Organised by the Daiwa Anglo-Japanese Foundation
13/14 Cornwall Terrace, Outer Circle (entrance facing Regent’s Park), London NW1 4QP
Free, booking essential.
On March 11 2011, a 9.0 magnitude earthquake hit the north-east coast of Japan, causing a massive tsunami. The scale of the damage was unprecedented. One of the key reconstruction activities has been supporting women’s economic empowerment. After disasters, women play a vital role in rehabilitating the household and the community, which is one strategic approach in post-disaster recovery and reconstruction efforts.
In this talk, Professor Asako Osaki, Visiting Professor at Kwansei Gakuin University, School of Policy Studies, and specialist on gender issue, will talk about good practices of economic empowerment of women in post-disaster reconstruction in Tohoku, Japan.
Daniel Morchain, Global Adviser on Climate Change Adaptation at OXFAM, who happened to be in Tokyo on March 11, 2011, will then present a wider perspective of climate adaptation and economic empowerment for vulnerable and marginalised communities and groups living in climate hotspots.
The event is organised in cooperation with the Institute for Risk & Disaster Reduction (IRDR) Centre for Gender and Disaster, UCL, and will be held at the Gustave Tuck Lecture Theatre, University College London.
A map of the campus is available here: https://www.ucl.ac.uk/maps/gustave-tuck-lt
Free, booking essential.
Anivian Promotions presents:
Crystal Lake live at Boston Music Room.
Japanese metal outfit Crystal Lake return to London on 4th July 2018 for a one off headline show.
Support comes from Napoleon, Carcer City, Of Virtue and The Royal
Wednesday 4th July 2018
Boston Music Room, London
14+ under 16’s must be accompanied by a paying adult.
£10 Advance // £15 On The Door
Presented by Gig Connection and Japanese English Meetup
Venue: The Water Rats, Kings Cross, London
A Music Battle between various genres by Japanese musicians to heat up the Summer!
Featuring Hibiki Ichikawa & DJ Takaki (Japanese Tsugaru-Shamisen & DJ collaboration), MC Issun Boshi & Hide Takemoto (rap & classical guitar collaboration), Four Seventh (Rock) and other special guests to be named later.
Tickets are £5 (+ booking fee) here on Eventbrite and £7 on the door (cash only).
18+ only event
Be drawn into the faraway world of The Women of Ishikawa. It is a selection of strange, hilarious, and tragic folk stories from the mountains of Ishikawa, brought over from Japan and performed by Doubtful Sound. The show is in a mix of Kaga-ben (the local dialect) and English, and the stories are sprinkled with traditional folk songs from the SOAS Min’yo Group. The tales performed in Japanese have English subtitles.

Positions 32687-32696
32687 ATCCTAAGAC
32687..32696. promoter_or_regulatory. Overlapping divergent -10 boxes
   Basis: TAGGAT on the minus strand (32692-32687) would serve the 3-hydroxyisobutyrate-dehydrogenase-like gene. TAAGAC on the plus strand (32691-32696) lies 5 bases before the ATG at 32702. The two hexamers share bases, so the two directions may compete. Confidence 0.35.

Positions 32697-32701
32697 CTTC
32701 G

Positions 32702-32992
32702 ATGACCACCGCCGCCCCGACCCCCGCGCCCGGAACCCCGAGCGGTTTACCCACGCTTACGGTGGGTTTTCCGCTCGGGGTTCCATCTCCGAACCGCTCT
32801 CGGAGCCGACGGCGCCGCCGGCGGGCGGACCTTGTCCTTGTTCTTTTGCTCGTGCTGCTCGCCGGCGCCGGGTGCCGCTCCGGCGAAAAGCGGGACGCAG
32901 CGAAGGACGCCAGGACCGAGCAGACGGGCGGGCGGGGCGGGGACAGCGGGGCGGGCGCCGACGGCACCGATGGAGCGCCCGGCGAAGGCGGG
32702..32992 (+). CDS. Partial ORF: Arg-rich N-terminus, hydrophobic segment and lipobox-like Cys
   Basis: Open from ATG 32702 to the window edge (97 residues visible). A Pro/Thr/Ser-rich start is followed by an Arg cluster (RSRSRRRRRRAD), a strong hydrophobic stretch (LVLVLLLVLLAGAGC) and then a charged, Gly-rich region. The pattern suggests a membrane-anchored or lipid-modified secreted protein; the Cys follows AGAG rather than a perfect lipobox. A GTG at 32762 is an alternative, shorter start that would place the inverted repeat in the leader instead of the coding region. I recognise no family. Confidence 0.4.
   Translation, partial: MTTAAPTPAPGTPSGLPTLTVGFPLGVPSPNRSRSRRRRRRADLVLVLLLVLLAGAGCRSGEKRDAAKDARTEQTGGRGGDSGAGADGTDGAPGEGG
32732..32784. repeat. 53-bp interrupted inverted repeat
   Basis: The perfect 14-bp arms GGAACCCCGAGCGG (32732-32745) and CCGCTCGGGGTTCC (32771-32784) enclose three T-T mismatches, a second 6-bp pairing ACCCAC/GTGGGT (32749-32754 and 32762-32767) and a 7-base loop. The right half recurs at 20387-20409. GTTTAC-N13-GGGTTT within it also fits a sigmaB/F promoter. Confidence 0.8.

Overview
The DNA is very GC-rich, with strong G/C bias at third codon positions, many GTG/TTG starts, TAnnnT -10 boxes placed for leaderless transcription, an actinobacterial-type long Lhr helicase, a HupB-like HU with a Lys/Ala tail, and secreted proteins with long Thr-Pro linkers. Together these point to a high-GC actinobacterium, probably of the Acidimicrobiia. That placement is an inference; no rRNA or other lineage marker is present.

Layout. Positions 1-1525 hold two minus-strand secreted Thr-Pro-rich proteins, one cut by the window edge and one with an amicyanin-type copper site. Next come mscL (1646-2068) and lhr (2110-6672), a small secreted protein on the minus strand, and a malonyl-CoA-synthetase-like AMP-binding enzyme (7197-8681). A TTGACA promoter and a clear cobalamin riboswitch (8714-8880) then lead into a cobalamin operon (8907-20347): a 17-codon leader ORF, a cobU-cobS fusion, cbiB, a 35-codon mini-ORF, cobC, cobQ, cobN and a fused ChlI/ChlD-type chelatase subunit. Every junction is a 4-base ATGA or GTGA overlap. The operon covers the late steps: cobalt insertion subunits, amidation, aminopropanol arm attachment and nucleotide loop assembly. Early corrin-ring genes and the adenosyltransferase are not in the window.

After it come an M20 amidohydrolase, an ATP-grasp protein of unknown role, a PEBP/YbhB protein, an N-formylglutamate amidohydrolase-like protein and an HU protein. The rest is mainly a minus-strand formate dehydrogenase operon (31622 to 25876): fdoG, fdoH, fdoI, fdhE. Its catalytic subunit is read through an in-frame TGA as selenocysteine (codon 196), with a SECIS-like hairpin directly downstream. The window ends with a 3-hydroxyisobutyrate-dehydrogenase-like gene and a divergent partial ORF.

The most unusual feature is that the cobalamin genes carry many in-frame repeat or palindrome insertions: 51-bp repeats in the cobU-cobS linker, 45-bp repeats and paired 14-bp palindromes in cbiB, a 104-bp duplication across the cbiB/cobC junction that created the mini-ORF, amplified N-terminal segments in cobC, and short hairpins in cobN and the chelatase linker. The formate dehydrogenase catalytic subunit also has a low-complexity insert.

The performance at the Daiwa Foundation includes a ghost who nurses babies, girls falling asleep on the shoulder of a monk, a collapsing cave, a mochi-fight, a potato digger, uncomfortably welcoming guests, a snake swordsmith, the queen of thieves, a lord who tells terrible jokes, an elderly lady under the floor, a young woman murdered by the sun, and a basket of bees. The show will include a Q&A session, providing a chance to ask the director, dramaturg, and musicians about the tales and songs.
About the contributors
Doubtful Sound is a bilingual theatre company who research, translate, and perform traditional stories and folktales from far flung areas of Japan. The group was formed in Tokyo in 2012 and have since performed the tales in ancient temples, Japanese gardens, pubs, over rivers, at festivals, and occasionally in theatres. Scenes are performed in Japanese and English with the Japanese scenes often in the local dialect of the area.
SOAS Min’yo Group
The SOAS Min’yo Group are a largely amateur bunch of Japanese folk song (min’yo) devotees who meet regularly at SOAS, University of London, to practice singing, instruments and some dancing. Launched in 2012 by David Hughes, a Japanese music specialist at SOAS, its members are of various nationalities, including Japanese. The Group have performed at many events around the UK and abroad.
For further information, see www.facebook.com/SOASMinyo, or email David at firstname.lastname@example.org.
No booking required – just turn up on the day!